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Towaliga River

You might want to portage this one! This is why High Falls Lake got it's name. Luckily, Towaliga floating opportunities begin a little farther downstream.

    The Towaliga is a small river best suited for floating downstream from High Falls Lake until it joins the Ocmulgee about 22 miles downstream (this stretch lies entirely in Monroe County). The Towaliga actually originates in Henry County and flows through Butts County, but is too small and tree-filled for consistent float-fishing. High Falls Lake stills the Towaliga, but the spring run of white and hybrid bass up the river can be excellent if you time it right.

    Bass fishing on the Towaliga is good, with largemouth bass dominating the slower stretches and shoal and redeye bass in the shoals. If you are after shoalies and redeyes, stick to the section upstream of GA 42. The Towaliga above GA 42 contains a lot of deep, slow water interspersed with small shoals, so be prepared for any type of bass in this section. In the shoals, try small topwater lures, spinners, worms, and crawfish-imitating crankbaits. Don't expect big ones either- 10 inches or so is the average. 

Sections of the Towaliga are great for shoal bass. These twin shoalies came from a weedbed just beneath a shoal.

    In the slower sections (largemouth water), use larger baits- plastic worms, spinnerbaits, etc. Much of the Towaliga runs rather shallow, making it easier to locate prime largemouth water. It is surprising that a river this small produces bass as hefty as some of those in the Towaliga (Georgia River Fishing has a few reports of bass over 5 pounds!). There are some great bends throughout the river where largemouth bass, bluegill, and channel cats stack up during the dog days of summer.

Largemouth bass tend to hang out in the slower reaches of the Towaliga.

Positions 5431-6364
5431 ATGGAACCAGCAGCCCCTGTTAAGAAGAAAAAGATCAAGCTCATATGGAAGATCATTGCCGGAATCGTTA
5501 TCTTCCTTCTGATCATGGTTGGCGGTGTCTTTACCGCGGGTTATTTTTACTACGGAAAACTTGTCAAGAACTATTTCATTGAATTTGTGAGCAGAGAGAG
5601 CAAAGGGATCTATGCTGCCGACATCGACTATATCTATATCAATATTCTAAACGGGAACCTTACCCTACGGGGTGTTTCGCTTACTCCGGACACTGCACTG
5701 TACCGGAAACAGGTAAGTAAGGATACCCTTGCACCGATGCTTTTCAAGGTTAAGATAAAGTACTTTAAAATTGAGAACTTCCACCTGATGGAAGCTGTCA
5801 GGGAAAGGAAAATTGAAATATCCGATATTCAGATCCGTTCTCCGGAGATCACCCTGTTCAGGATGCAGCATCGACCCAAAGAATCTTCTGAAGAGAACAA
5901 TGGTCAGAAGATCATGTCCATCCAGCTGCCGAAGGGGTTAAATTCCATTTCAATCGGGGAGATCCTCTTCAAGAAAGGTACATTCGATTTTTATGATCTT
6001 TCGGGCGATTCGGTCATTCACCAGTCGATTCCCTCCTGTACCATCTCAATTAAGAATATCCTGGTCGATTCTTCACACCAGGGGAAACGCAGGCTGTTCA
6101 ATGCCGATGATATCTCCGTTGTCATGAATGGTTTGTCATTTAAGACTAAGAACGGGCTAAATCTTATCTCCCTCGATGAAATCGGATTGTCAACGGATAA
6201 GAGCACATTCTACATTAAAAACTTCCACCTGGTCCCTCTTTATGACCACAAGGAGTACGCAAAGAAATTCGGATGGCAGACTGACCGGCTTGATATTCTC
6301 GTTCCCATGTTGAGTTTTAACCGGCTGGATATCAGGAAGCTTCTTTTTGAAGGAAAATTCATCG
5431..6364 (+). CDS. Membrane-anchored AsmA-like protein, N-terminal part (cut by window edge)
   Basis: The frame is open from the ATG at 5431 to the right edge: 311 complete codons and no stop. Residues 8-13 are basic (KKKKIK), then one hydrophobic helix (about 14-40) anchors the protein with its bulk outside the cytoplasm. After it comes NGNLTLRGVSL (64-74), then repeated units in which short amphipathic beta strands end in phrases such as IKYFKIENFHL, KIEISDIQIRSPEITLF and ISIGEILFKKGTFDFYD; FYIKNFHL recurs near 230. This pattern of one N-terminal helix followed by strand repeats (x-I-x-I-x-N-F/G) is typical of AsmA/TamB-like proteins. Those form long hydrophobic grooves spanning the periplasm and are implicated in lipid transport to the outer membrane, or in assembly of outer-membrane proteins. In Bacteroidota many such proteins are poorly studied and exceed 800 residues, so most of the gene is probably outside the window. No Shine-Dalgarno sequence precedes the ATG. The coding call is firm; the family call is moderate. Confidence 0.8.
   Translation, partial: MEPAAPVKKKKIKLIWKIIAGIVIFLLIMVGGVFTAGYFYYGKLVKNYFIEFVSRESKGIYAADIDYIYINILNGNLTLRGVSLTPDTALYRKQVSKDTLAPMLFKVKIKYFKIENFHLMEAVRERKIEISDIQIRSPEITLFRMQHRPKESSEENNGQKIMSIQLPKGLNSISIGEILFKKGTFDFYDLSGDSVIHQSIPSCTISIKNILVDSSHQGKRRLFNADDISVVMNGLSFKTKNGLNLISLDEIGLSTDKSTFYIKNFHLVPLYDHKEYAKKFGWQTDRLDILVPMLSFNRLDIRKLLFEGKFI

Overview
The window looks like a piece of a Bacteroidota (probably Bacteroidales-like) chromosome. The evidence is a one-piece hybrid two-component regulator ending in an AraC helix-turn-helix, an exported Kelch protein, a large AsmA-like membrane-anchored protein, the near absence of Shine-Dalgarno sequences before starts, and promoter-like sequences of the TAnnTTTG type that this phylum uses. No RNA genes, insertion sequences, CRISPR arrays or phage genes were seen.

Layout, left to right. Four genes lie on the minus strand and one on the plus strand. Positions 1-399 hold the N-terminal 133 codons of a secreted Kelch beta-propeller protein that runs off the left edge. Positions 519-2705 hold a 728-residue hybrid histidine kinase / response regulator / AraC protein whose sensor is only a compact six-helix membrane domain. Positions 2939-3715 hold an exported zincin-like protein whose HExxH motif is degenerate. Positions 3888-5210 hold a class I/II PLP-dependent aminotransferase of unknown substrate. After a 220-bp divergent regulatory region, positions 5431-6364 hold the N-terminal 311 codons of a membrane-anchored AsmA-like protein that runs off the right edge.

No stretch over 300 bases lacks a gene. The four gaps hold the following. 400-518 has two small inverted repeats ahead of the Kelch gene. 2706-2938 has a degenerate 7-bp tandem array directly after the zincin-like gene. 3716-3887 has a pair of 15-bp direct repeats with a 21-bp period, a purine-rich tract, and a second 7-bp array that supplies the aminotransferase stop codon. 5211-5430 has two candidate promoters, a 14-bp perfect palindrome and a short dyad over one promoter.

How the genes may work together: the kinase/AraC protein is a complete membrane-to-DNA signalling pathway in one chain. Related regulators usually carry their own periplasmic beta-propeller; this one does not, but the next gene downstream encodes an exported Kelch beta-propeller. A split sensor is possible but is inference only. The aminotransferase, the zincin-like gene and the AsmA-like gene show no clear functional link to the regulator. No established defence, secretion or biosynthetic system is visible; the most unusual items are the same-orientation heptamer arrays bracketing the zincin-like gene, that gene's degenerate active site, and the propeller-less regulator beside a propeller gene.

Redbreast and bluegill dominate the bream population on the Towaliga (as they do in just about every other river in the state). Both species love crickets, but are almost as likely to smack a Beetlespin or small spinner. There are a smattering of crappie in the Towaliga and most likely a few white and hybrid bass in the river near the Ocmulgee. Channel catfish populations are excellent, judging from the stringers seen while floating past bank fishermen.

    For a Piedmont stream, the Towaliga can flow remarkably clear, though it muddies up like the rest of them after a hard rain. One drawback of the Towaliga is that, being a small stream, gets tough to float during prolonged dry periods (most summers). During the summer, use a canoe, but realize that a good bit of dragging will be in store. Canoes are really the best craft upstream of GA 42 year round, as you will encounter numerous small rapids. When the river has a good water flow (you can tell by looking from any bridge), jon boats work well closer to the Ocmulgee.  Access is good throughout, and there is no more than 5 miles or so between access points.

    High Falls State Park is an interesting place, and the Towaliga tumbles over a mammoth waterfall shortly below the High Falls dam. There is a trail in the park that leads to the falls. Needless to say, any float trip should start downstream of the point where High Falls got it's name!


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